Light at End of Tunnel? MMJ Bill Brings Hope to Battered Michigan Marijuana Dispensaries

Michigan medical marijuana dispensaries have had a tough go of it over the past two years, with a state crackdown, local moratoriums and a damaging Supreme Court ruling earlier this year wiping out much of the industry.

The turbulence isn’t surprising, given the lack of state-level regulations governing dispensaries.

But there’s hope on the horizon.

A growing number of Michigan lawmakers – particularly Republicans – reportedly are warming up to the idea of legalizing medical cannabis dispensaries, which could lead to a revival of the state’s MMJ industry, stabilize the cannabis business landscape for the foreseeable future and help prevent future raids. Creating a favorable climate would also lead to plenty of opportunities for existing dispensaries, those that were forced to close, new players and companies that serve the industry.

State Representative Mike Callton (R-Barry County), who introduced legislation to regulate dispensaries earlier this year, told Michigan Radio that his peers in the House are now close to a compromise on the proposal. A committee could vote on the measure this fall after lawmakers return from summer break, paving the way for a full House vote.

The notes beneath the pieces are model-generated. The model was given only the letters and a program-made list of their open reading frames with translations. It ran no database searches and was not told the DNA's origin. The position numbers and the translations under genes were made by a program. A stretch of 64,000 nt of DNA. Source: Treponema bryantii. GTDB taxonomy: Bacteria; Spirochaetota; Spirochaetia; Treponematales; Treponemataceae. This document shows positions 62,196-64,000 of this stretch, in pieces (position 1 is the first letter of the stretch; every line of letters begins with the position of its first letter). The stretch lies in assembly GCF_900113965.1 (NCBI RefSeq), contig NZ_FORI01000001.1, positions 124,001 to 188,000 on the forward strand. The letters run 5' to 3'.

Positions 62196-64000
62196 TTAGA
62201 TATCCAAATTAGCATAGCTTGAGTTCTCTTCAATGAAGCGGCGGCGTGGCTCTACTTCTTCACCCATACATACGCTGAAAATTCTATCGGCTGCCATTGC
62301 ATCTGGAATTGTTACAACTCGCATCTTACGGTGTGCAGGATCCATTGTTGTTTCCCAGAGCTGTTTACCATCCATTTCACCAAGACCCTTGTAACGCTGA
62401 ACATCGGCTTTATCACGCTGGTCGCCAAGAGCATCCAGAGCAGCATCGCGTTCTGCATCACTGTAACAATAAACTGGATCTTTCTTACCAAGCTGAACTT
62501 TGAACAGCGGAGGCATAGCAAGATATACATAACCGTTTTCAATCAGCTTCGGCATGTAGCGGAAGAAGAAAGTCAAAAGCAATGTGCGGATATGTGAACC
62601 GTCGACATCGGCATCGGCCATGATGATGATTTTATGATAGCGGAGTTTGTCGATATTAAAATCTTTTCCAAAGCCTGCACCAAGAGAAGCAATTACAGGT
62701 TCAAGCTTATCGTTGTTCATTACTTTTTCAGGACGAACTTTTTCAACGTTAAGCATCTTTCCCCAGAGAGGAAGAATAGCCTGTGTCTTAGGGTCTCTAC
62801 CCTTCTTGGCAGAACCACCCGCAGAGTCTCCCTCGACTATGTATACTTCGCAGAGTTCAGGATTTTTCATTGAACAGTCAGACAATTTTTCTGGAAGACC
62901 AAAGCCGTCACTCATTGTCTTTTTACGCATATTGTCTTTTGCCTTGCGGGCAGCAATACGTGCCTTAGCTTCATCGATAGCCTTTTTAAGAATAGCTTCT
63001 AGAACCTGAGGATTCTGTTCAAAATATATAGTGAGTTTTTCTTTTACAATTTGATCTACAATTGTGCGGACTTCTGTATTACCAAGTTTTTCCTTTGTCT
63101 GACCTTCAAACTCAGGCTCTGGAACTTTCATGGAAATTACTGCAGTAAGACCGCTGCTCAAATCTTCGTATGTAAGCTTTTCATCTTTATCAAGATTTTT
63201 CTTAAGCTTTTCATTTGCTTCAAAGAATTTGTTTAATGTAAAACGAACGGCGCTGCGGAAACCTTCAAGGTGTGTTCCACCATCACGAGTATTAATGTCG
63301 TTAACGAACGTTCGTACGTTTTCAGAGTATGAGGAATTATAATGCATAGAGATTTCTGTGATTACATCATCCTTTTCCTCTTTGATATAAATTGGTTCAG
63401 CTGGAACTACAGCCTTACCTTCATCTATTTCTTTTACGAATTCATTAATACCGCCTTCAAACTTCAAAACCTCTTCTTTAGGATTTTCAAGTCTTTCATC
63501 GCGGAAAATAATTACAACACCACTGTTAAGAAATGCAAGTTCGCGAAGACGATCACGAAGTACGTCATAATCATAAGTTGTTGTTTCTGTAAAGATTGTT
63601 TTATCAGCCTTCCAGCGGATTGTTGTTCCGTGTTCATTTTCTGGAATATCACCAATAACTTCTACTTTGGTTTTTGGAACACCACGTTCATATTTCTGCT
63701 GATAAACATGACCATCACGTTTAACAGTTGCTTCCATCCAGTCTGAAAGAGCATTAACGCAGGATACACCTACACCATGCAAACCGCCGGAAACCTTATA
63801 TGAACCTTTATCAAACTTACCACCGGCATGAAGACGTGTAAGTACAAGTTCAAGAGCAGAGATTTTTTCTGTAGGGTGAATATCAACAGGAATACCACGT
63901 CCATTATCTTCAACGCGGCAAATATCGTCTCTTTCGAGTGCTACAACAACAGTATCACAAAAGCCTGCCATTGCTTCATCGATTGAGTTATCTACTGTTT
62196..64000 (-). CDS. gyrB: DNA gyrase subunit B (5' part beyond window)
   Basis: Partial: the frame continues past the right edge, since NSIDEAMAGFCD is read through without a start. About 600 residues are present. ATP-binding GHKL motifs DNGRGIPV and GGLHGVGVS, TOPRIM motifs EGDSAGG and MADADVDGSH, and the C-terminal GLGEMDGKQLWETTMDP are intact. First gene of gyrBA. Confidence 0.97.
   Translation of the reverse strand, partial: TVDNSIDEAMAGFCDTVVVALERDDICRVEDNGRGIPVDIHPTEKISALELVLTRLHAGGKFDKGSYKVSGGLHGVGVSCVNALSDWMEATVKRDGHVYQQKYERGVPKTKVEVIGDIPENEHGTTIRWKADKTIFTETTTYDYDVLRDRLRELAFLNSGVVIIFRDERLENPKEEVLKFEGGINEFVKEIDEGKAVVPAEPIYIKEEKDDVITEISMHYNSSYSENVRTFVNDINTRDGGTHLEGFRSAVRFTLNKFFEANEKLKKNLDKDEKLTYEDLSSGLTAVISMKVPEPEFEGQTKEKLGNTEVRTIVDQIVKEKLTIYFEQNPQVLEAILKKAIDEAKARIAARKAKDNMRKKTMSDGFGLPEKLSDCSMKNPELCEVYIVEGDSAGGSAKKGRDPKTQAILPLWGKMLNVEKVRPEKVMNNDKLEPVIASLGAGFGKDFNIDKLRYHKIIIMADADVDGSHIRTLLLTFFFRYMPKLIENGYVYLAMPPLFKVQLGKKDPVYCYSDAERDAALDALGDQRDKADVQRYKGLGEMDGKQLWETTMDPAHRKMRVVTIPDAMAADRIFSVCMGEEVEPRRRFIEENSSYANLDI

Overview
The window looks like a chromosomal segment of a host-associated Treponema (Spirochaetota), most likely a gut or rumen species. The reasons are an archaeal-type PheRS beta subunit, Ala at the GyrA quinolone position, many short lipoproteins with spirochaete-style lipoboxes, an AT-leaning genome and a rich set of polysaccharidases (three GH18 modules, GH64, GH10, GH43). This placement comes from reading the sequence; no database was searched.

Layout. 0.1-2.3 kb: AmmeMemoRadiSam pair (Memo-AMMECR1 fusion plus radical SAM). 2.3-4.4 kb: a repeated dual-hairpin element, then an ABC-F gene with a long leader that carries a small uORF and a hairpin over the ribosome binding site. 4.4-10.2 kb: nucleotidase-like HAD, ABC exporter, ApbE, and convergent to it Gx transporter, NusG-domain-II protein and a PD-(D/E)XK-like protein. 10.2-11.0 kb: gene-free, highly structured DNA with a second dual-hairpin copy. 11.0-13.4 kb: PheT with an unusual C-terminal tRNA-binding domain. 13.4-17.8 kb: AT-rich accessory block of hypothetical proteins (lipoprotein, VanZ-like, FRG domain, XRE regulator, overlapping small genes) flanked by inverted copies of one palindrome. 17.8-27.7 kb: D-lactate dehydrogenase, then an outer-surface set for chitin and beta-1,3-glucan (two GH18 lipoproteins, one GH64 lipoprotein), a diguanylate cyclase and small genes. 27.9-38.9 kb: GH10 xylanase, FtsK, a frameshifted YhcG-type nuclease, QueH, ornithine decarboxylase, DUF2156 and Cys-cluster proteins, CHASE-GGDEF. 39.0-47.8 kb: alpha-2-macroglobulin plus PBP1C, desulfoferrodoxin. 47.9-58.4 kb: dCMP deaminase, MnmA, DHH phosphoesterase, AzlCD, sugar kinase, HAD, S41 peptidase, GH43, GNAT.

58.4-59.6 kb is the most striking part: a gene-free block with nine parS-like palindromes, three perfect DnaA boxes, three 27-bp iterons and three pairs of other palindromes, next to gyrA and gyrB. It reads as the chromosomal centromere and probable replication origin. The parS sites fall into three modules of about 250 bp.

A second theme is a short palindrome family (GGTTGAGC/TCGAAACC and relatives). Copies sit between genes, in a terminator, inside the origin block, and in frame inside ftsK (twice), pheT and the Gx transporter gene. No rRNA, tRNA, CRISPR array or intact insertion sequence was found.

InStoryFactbookAdThe measure, House Bill 4271, includes a host of regulations and rules that dispensaries would have to follow, from packaging and labeling to security, patient purchase limits and records-keeping.

Callton cautioned that there will likely be some changes to the measure – including the addition of mandatory cannabis testing – as the bill works its way through the House Judiciary Committee.

But a stricter version of the bill is still better from a business perspective than the current situation, where the dwindling number of dispensaries in the state face the possibility of being forced to shut down every day.

The measure represents one of the last rays of hope for medical marijuana businesses in Michigan. Several hundred dispensaries have closed over the past two years, leaving just 75-100 centers today, according to MMJ Business Daily’s estimates.

“It’s the only thing on the horizon for the (medical marijuana) business community that I’m aware of,” said Matt Abel, a Michigan MMJ attorney. “It’s important because it would let communities establish dispensaries and would allow those currently in business to be legitimized.”

Michigan is a key market for the MMJ industry from a national perspective: The state is home to more than 132,000 registered patients, ranking it second behind California. Last year, dispensaries brought in an estimated $90 million to $120 million in revenues, according to the Marijuana Industry Factbook.